Belgian row: Former CEC Gill bats for Sonia

Updated on Feb 17, 2008 03:07 AM IST
MS Gill, who has been the longest serving CEC, told HT that the panel had “no reason” to even deliberate on the complaint which alleged that by accepting the Belgian honour.
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Hindustan Times | By, New Delhi

The controversy generated by divergent views in the Election Commission on the handling of the “frivolous” complaint against Congress president Sonia Gandhi receiving a Belgian honour in 2006 was “avoidable” and “has not done any good to the panel” said former Chief Election Commissioner MS Gill.

Gill, who has been the longest serving CEC, told the Hindustan Times that the panel had “no reason” to even deliberate on the complaint which alleged that by accepting the Belgian honour, Sonia had shown allegiance to that country’s Constitution.

Sonia was conferred the Order of Leopold, the second highest civilian award in Belgium, and an honorary doctorate by the Belgian government during her visit to the European country in November 2006.

The commission had on Friday, by a majority of 2:1, issued notice to Gandhi seeking her response to an allegation that she had incurred disqualification as Member of Parliament by accepting the award from the King of Belgium. The majority felt that the commission had to give the person against whom a complaint had been received the opportunity to respond to the charge, irrespective of the merits of the case.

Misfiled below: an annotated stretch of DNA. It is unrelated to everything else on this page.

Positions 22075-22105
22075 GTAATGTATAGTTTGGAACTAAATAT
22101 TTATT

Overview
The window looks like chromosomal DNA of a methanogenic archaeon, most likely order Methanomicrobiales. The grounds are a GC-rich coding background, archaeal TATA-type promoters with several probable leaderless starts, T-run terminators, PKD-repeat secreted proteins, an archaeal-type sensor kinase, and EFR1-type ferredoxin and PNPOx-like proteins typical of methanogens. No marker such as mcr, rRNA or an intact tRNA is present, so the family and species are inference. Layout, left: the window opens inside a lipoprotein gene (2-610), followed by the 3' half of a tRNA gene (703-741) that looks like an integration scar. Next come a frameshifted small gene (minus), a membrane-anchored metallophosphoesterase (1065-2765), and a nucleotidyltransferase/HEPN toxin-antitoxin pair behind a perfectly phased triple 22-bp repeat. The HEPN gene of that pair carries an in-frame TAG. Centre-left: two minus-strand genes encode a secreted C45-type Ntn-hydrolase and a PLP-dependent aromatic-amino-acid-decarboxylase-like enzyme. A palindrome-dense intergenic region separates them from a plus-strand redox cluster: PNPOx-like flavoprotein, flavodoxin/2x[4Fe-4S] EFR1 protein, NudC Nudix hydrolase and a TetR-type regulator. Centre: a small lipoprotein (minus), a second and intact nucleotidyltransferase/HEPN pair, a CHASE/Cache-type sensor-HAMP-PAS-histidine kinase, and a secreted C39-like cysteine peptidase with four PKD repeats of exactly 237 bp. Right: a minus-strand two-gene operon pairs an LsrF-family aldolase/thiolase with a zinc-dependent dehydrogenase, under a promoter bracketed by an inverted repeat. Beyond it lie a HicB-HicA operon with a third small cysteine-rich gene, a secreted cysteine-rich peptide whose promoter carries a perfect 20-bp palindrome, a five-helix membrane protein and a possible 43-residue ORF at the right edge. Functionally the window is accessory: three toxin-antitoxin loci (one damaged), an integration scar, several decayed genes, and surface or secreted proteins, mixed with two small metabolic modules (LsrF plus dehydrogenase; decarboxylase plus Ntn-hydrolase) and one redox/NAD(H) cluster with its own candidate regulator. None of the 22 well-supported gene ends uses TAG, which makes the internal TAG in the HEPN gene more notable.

“This petition should have been summarily dismissed by the EC… I see no reason for the EC to debate on this petition whose sole purpose seems to be to seek publicity,” Gill said.

“Having remained in Nirvachan Sadan for eight years, it makes no sense to me to have issued notice on the Belgian award subject,” he emphasised.

Referring to the growing trend of such petitions and complaints being filed with impunity, Gill said certain people who “want to be noticed and seek self-importance” indulge in such acts. He felt that the “superior judiciary” should take serious note of these tendencies and deal with the matter sternly”.

Gill wondered how being honoured by a foreign country affected the nationalistic feelings of a person. In the past many world leaders like the former French President Charles De Gaulle were honoured by the Belgian government. India too has bestowed honours on world leaders like South African leader Nelson Mandela. He asked, “Have they become less patriotic after being honoured for their contributions by other countries?”.

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